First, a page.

I’m Not Like Other Moms; I’m a Cool Mom

I started preparing for this blog post seven weeks ago. I was taking notes and making drafts and planning what I wanted to write about. This post was going to be all about how I feel as a mom and how my kids may be impacted by my decision. However, I got a bit derailed by real life this week, so now I have some other things on my mind.

7 Weeks Ago: I like to think I’m cool, that my kids aren’t embarrassed of me. However, anyone with kids knows this is total bullshit. My kids think I’m a dork and I embarrass them on the regular.

This Week: That’s how this post was originally going to start. But as of Sunday we are 60 days away from Operation: Footstep, and things have started feeling a bit real.

At any given time, I’m feeling one of two ways: either “ugh, I can’t wait to get this over with, why can’t I have the operation now!?” or “aaaaaaaah I need more time to prepaaaaare!” Two completely opposite feelings; there is no in-between. And yesterday? Yesterday I had a full-blown panic attack.

7 Weeks Ago: In a perfect world, I would enjoy embarrassing my kids immensely, and maybe even amp up the dork factor to make it even more painful for them (taking a cue from my mother’s playbook—she is the queen embarrassing her children).

Unfortunately, our world hasn’t been perfect for a while now. I have been walking with a crutch for two and a half years. My kids regularly have to help me get out of a chair, or help me up and down stairs. And while I know on some level they get that I didn’t choose this, I’m sure most of the time they are just mortified their mom gets around like an 85 year old woman.

This Week: I have had years to prepare for having my leg amputated. There’s still so much I don’t know. In an ideal world, I’ll have the majority of my leg above the knee left behind, so I can get a kickass prosthetic (literally kick ass, I expect to be able to swing a foot right up a backside), but the fact of the matter is I don’t know for sure if that’s possible. And we won’t know until I’m on the operating table. They might have to take more. They might have to take my whole leg which changes things quite a bit. It’s a scary unknown and it’s getting to me this week. It’s getting to me so much I’ve had to start listening to power songs to the keep the ugly cries at bay.

7 Weeks Ago: As a rational adult, I realize that me worrying about how my kids see me is more my own insecurity then it is theirs. My own mind races every time I go out in public: Where is the bathroom? Are there any stairs? Is it raining? I need to pre-plan everything and I will abort any outing if I don’t think conditions are optimal. My fear of people staring and my fear of falling usually keeps me from going out on a regular basis. And while I try to never let me kids see me sweat, they know I have a heightened fear of falling. It’s just part of everyday life, so they just go into help mode whenever we are out. To me this absolutely sucks. I’m meant to be the caregiver, I am the one who is supposed to hold hands and help, not them.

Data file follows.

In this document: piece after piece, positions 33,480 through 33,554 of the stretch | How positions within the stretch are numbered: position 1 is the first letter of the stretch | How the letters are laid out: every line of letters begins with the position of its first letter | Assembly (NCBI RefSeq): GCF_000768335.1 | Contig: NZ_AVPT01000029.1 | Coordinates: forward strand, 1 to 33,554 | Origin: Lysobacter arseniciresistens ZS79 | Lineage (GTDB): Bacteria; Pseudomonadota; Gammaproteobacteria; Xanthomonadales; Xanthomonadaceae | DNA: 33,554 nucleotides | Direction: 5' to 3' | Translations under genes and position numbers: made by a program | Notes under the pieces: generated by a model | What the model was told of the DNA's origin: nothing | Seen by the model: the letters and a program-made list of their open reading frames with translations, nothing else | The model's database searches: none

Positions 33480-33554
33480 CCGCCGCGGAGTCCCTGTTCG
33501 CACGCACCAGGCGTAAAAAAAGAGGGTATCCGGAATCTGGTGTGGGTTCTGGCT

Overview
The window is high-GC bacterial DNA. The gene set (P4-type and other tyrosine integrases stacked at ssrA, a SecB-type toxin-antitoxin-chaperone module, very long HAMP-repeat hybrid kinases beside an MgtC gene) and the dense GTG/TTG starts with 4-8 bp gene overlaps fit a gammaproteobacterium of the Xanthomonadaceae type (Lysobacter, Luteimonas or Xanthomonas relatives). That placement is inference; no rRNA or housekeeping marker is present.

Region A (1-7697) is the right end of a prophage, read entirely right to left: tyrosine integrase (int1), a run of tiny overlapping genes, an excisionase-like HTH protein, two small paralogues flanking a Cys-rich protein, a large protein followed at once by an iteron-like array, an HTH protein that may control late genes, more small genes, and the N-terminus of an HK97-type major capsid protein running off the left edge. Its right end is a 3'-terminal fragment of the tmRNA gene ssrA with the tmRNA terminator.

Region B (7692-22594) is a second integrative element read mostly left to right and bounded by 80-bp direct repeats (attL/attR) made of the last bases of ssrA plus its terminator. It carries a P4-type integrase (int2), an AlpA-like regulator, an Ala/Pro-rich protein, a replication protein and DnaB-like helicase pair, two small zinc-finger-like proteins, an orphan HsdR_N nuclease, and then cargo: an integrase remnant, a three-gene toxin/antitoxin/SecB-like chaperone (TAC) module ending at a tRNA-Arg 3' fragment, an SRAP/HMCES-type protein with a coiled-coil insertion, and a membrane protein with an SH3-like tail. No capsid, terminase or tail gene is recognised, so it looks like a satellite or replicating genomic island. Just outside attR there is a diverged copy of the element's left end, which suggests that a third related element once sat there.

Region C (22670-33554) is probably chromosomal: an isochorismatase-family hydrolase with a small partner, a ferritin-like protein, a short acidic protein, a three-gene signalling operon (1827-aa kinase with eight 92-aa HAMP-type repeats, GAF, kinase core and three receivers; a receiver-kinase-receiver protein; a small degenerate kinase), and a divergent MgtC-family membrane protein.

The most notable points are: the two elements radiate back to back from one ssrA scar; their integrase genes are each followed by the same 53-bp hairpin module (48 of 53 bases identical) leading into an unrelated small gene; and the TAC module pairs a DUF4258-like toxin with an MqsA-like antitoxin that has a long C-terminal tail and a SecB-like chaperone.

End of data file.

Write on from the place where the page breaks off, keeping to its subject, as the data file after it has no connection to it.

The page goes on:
As you can imagine, this wreaked havoc on my psyche during the decision making process to remove my leg. Would my children recoil in horror when they were near my stump? Even the word stump is awful. Would their friends not want to be around us? Would kids at school make fun of them because their mom lost her leg?

This Week: Another huge part of the preparation for leg amputation was psyching myself up for the reality that people might be alarmed by the sight of me. But yesterday another thought hit me, and hit me hard: am prepared? Will recoil? I’m going to have a stump. Am I ready for that? This is such a difficult question to have to ask yourself, let alone the people around you. I have lived with burn scars for years covering most of my leg so you think this would be a somewhat easy transition. I found out this week that I’m terrified, and I’m having a hard time saying stump, we currently refer to what may be left as McNubbin (thanks Nancy). It currently eases the discomfort and alternate name suggestions are welcome.  As of right now I’m in fake-it-til-I-make-it mode!

7 Weeks Ago: After weeks of making this out to be a thing I’m really excited about, I asked my kids point blank, “are you guys going to be ok with this? Are you worried about what other kids will think?”, my daughter responded very matter of factly “honestly mom, most of the kids will probably think it’s cool.” YES…DEAR GOD…YES!  If I can’t be cool just being a normal mom then, SHIT YEAH, make me a Cool Bionic Mom™. 

This Week: I suspect that the ups and downs will continue even after the surgery is complete. Seven weeks ago I was flying high that I may actually be the COOL MOM.  This week I was feeling scared—no, terrified—and definitely not cool. After my emotional rollercoaster of a week I realized that no matter what, I have amazing people around me, I am humbled daily by the kind words from everyone, my kids will love me even if I am short a leg and more importantly…I CAN DO THIS!

7 Weeks Ago: I now plan on embarrassing them on the regular by changing my ring tone to the CH CH CH CHHHH sound effect from the Six Million Dollar Man every chance I get. I’ll adopt an Arnold Schwarzenegger accent and talk like the Terminator. I’m gonna call myself a Fembot.

Is there a prosthetic leg/ballistic boob bundle discount?

I guess even though things will be dramatically different, this will actually be the closest we’ve come to normal in over 6 years.

This Week: Normal AND Cool, that’s a nice thought to hold on to, and I’m holding on tight this week.

  1. Sarena

    May 25, 2017 at 9:25 pm

    You just get better and better!love you my friend and SO happy we got to hang out today! Enjoy your goodies!

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